“…praying at all times in the Spirit, with all prayer and supplication. To that end, keep alert with all perseverance, making supplication for all the saints, and also for me, that words may be given to me in opening my mouth boldly to proclaim the mystery of the gospel, for which I am an ambassador in chains, that I may declare it boldly, as I ought to speak.” (Ephesians 6:18-20)
What instructions does the Bible give about how we are to pray for missionaries? When Paul says, “with thanksgiving”, he doesn’t mean merely saying thank you when God answers, important as that is, but rather thanking God for the answer even as we ask. In other words, faith-filled prayer. That’s the powerful kind. In fact, that’s the only kind that prevails in heaven.
Paul gives instruction not only on how we’re to pray, but also on what we’re to pray about. Paul told the Colossians to pray that doors of opportunity would open up and that the missionary team would have the ability to make the mysterious gospel understandable. That’s Spirit-energized ministry, because without the Spirit’s intervention, heart doors will remain closed and the gospel will sound like gibberish to those who hear.
But your missionary needs not only the gifts to accomplish ministry, he or she must have the fruit of the Spirit or nothing of eternal significance will be done.
Pray for the missionary’s spiritual life. You can see this in Paul’s instruction to believers in that same passage: “Walk in wisdom toward those who are outside, redeeming the time. Let your speech always be with grace, seasoned with salt, that you may know how you ought to answer each one.” (4:5, 6). Why, we could hardly do better than pray those very words for our missionary!
Furthermore, Paul tells the Ephesians in a similar passage (Ephesians 6:19, 20) to plead with God that he might have courage. Paul, the warrior who faced down lions in the arena, asked prayer for courage? Indeed! He wrote of “fightings without and fears within.” The most intrepid missionary needs prayer for faith, for courage, for all the fruit of the Spirit, because, though he may have the most glorious good news, if his life doesn’t demonstrate the beauty and strength of Christ, his proclamation will be bad news, not good news.
These, then, are the themes of missionary prayer warfare: the ministry and the life. Another way to put it, pray daily for the gifts of the Spirit and the fruit of the Spirit in the life of your missionary.
There’s one more thing, however. We need to make it our business to find out the specific needs of the missionary.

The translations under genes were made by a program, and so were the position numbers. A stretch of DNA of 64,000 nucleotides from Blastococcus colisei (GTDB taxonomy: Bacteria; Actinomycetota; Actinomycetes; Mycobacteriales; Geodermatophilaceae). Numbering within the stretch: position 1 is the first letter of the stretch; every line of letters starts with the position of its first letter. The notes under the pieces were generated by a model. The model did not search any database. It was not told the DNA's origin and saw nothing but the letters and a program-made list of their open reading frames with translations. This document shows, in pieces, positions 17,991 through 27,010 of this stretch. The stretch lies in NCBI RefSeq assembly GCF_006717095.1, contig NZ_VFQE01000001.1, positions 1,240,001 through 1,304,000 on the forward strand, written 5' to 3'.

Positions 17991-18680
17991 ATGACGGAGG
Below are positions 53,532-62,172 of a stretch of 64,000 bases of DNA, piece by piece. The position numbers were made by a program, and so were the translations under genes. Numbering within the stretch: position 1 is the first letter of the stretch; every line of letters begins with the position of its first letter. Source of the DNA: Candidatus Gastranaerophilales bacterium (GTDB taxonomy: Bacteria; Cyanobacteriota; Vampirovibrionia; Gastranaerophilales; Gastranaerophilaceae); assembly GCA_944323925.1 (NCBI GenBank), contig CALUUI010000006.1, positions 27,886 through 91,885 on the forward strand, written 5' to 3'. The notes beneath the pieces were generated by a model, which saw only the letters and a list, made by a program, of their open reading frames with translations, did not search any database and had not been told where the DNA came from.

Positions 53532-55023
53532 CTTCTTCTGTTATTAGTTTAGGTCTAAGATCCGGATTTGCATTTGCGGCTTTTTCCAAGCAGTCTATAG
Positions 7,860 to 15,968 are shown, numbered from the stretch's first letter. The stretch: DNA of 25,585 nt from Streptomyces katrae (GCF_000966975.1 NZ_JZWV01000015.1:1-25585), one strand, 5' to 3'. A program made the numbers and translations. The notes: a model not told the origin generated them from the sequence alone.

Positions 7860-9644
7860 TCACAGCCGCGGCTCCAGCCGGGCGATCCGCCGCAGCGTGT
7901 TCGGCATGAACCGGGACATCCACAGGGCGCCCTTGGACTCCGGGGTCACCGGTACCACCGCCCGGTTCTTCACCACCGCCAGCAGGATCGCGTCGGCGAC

On returning from service overseas, I had just completed my report on Japan and stood at the door of the meeting place to greet the people when I felt a tug on my jacket. Looking around I saw a tiny retired school teacher who said, “Robertson, I know you’re busy, but please don’t leave till I have a chance to talk with you for a minute.”
“Why, Miss Ethelyn,” I responded, “I’m not busy; let’s talk right now.” She was one I knew prayed for me continually and fervently, one who was combat-ready and fighting my spiritual wars with me. She had first claim on my attention! We went over to a nearby stone wall and no sooner had we sat than she began to pepper me with questions about my work. I soon realized she knew more about my work than my fellow missionaries. When she began to ask about the conference I had left in Japan just 48 hours earlier, I said, “Miss Ethelyn, how do you know all this stuff?”
“Why, Robertson,” she remonstrated, “you’re my missionary! I’ve been praying for you for 12 years. I ought to know something, shouldn’t I?”
Are there missionaries about whom you could say, “He’s my missionary, she’s my responsibility for daily prayer warfare”? If you don’t have such a prayer partnership already, perhaps it’s time to link up with someone out on the frontiers, someone who faces daily hot spiritual combat. Not only do you provide “cover” for your missionary, you become a full partner in the war- what a high privilege!
If you’re not already a co-combatant, how could you get linked up? Many ways, but primarily through your church. When missionaries visit the church, invite them home for dinner. And don’t spend the time re-working the Super Bowl! Pull their story out of them, learn what their prayer needs are. Then pray! Most missionaries send out regular reports with prayer requests. Ask the missionary you choose to put you on their mailing or email list. If you don’t have a missionary you could call “my missionary,” why not make a telephone call to the church office or write a letter right now? Get started! Because the most important part of the missionary enterprise is prayer.